Preparing a good meal is a bit like making music: It takes practice and the right ingredients. Lukas Nelson and PG staff discuss guitarists they’d want to make magic in the kitchen with.

Q: What guitarist would you want to cook with and why?

Lukas NelsonPromise of the Real
A: I’d probably want to cook with Keith Richards. I heard about his recipe for bangers and mash, and after all his time in Jamaica, he must be a great cook. Nothing better than putting a record on in the kitchen, having a nice joint, and cooking delicious food.

Current obsession: I’ve been really into the entire sessions of Frank Sinatra and Antônio Carlos Jobim. I listen to them often and they put me in a really centered mood. Also, The Gentle Side of John Coltrane is a really great, mellow soundtrack to life.

Trevor VargasReader of the Month
A: I’d like to BBQ a massive chuck roast over oak with Low guitarist Alan Sparhawk. My studio is in the garage, so it would be fairly convenient. Sparhawk is utterly fantastic, always evolving. A master of minimalism, which makes his infrequent Neil Young-esque leads all the more humongous.

Current obsession: Delay pedals. I’ve limited myself to only two on my board at any one time. Right now it’s a Source Audio Nemesis for when I need something precise, and the Analogman ARDX20 when it’s time for some soup.

Perry BeanNashville Video Editor
A: Anyone who knows me is bound to be aware of my unwavering appreciation for Indian food. My pick is Freddie Mercury! Not only was he the most interesting musician ever, rumor has it he was also “Foodie Mercury.” Born Farrokh Bulsara, Freddie was Parsi (Indian of Persian decent), and loved to cook Parsi dishes. His favorite recipe for chicken dhansak was posted online by his former assistant.

Current obsession: Citizen’s As You Please. Mixed by Ken Andrews, this record has killer tones, amazing hooks … I haven’t been able to stop jamming it. This band masterfully mixes grunge-era grooves with post hardcore/shoegaze vibes to create some incredible rock ’n’ roll.

Ted DrozdowskiSenior Editor
A: Taj Mahal, Buddy Guy or both. Taj has a reputation for his Creole and Caribbean cooking, and Buddy’s gumbo is legendary. I pride myself on a few keystone New Orleans dishes—but being in a kitchen with those guys, cooking and talking music. C’mon! That’s like cooking with Yoda and Master Oogway.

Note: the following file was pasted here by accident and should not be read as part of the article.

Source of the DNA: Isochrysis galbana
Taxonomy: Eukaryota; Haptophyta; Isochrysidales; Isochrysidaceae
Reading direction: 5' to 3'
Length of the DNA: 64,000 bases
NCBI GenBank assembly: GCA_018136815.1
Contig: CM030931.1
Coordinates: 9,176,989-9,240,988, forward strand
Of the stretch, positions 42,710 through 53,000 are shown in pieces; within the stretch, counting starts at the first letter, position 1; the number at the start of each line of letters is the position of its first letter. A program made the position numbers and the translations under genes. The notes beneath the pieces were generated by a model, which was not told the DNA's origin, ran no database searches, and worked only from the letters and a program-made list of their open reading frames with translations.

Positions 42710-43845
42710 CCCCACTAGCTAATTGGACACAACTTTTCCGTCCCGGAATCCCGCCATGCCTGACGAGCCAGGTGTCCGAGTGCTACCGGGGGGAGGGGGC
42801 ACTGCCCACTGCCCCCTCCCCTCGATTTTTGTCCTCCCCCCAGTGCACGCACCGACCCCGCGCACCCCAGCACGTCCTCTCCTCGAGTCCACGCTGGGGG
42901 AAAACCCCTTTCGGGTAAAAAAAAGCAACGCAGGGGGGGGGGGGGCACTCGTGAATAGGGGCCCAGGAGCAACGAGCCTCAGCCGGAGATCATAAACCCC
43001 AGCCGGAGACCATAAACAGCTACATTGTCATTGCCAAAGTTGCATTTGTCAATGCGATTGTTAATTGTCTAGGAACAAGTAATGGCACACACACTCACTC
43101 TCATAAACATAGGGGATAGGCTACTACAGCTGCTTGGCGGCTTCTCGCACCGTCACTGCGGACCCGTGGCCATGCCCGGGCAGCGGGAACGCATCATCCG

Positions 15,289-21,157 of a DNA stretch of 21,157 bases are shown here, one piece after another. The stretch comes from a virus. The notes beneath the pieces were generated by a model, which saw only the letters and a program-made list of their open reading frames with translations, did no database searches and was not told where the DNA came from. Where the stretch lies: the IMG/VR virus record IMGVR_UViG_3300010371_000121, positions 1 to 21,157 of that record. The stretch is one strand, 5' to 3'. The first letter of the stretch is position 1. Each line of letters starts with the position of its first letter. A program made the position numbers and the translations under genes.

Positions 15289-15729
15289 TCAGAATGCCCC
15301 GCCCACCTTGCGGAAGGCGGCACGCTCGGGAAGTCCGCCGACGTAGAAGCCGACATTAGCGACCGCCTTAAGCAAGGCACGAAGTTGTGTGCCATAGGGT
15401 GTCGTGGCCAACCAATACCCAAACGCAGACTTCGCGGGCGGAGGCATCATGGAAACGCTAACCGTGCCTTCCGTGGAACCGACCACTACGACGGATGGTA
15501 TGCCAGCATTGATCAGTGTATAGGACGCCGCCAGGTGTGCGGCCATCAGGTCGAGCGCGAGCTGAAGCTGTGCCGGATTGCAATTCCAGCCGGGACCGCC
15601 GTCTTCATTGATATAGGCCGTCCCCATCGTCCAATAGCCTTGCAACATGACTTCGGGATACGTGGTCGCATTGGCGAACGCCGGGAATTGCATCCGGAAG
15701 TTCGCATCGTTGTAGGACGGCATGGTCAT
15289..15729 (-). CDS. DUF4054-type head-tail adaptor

Current obsession: Just had an LR Baggs Element pickup system installed in my old Guild D25C to replace a cheap-o pickup from the ’90s, and it’s amazing how much it sounds like itself when I plug it in. Rich, vibrant, and ringing. Loving it!

Tessa JeffersManaging Editor
A: I love Latin cuisine, so I’d want to cook with Carlos Santana. We could invite Badi Assad to impart a Brazilian touch to our feast. Then we could have an after-dinner, world-music dance party.

Current obsession: Hurray for the Riff Raff! On record, the New Orleans-based Americana group mixes Alynda Segarra’s Puerto Rican heritage, Bronx upbringing, and thoughtful lyrics with stripped-down folk arrangements. But live, they ignite the house with a fuller, sassier rock vibe that sends Segarra’s poetry ablaze. I love a band that jumps outta boxes. Pa’lante!

An all-analog polyphonic amplitude synthesizer that alters the attack and decay time of any sound source without sacrificing the fidelity of the original tone.

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A newly designed koa wonder that packs a punch.

Incredibly easy to play. Well-balanced tone.

Not as visually stunning as other koa models.


Taylor 724ce

Hawaiian koa has been a favorite of boutique acoustic builders for ages. It has a cool tone personality, somewhere between rosewood and mahogany. It can be used for both back and sides and for top wood, and it’s beautiful. It’s also pretty expensive. The good news is that Taylor’s new 724ce is built with a breed of Koa that actually helps players save a few bucks.
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Kenny Greenberg with his main axe, a vintage Gretsch 6118 Double Anniversary that he found at Gruhn Guitars in Nashville for a mere $600. “It had the original pickups, but the finish had been taken off and the headstock had been repaired. So, it’s a great example of a ‘player’s vintage instrument,’” he says.

On his solo debut, the Nashville session wizard discovers his own musical personality in a soundtrack for a movie that wasn’t, with stops in Africa and Mississippi hill country.

Kenny Greenberg has been Nashville’s secret weapon for decades. He’s the guitarist many insiders credit with giving the Nashville sound the rock ’n’ roll edge that’s become de rigueur for big country records since the ’90s. It’s the sound that, in many ways, delivered country music from its roots to sporting events.

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